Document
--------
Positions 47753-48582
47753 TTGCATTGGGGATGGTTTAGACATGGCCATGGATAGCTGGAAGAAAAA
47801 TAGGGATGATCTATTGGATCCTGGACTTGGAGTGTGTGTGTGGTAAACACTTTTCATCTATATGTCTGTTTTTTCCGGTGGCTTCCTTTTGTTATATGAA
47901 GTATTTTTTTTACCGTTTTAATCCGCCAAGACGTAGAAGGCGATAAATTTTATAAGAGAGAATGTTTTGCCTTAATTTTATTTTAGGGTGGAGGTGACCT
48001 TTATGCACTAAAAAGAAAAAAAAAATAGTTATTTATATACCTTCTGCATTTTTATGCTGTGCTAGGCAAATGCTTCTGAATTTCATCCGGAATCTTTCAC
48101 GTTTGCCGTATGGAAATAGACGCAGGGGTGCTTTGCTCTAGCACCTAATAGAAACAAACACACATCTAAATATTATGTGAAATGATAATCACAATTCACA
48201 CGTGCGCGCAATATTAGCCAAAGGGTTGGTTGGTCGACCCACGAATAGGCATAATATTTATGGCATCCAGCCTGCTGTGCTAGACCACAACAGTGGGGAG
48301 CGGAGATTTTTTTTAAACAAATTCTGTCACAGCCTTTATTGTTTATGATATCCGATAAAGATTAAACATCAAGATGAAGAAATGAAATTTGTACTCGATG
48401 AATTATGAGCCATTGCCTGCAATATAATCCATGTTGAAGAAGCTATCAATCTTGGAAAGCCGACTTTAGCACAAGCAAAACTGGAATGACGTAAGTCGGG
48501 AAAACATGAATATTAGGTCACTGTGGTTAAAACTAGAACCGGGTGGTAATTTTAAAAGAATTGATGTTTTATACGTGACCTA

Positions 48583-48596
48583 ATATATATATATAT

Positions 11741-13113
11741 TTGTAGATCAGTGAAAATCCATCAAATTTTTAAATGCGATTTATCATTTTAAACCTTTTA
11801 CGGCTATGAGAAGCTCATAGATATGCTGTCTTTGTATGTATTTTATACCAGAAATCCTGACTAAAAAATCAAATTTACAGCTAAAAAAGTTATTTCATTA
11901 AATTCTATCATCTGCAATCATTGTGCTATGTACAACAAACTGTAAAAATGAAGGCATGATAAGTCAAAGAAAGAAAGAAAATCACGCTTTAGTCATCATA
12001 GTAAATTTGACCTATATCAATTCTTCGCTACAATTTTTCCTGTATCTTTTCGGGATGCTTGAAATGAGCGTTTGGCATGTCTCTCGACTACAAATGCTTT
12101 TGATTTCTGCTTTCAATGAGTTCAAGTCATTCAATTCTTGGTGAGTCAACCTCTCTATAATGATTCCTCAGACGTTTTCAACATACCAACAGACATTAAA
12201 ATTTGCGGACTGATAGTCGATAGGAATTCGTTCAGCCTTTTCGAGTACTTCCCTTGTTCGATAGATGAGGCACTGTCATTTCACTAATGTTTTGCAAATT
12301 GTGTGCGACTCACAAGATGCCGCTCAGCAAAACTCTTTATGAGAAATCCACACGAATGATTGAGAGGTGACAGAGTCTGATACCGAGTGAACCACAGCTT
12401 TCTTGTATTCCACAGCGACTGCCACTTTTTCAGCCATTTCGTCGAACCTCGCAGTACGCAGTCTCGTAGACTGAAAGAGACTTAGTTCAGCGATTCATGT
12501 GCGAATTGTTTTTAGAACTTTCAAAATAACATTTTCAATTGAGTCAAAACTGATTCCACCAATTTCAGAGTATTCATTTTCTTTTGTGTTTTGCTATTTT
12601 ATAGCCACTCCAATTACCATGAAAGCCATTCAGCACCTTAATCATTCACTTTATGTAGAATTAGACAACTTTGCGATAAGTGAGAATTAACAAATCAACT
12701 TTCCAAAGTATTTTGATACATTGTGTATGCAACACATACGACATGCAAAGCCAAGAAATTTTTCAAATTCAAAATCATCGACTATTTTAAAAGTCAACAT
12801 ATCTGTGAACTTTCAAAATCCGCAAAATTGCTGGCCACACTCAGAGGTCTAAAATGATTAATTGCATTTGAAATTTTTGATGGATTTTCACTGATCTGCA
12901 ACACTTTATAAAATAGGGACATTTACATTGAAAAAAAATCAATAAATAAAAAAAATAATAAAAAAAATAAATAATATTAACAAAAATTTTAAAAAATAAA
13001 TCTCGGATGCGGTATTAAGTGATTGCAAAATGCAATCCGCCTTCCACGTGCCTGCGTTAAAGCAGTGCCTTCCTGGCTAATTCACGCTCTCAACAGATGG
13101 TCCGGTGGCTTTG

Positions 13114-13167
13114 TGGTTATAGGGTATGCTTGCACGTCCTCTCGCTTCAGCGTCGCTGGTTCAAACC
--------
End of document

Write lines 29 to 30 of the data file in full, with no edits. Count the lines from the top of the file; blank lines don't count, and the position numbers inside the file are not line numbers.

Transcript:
Positions 13114-13167
13114 TGGTTATAGGGTATGCTTGCACGTCCTCTCGCTTCAGCGTCGCTGGTTCAAACC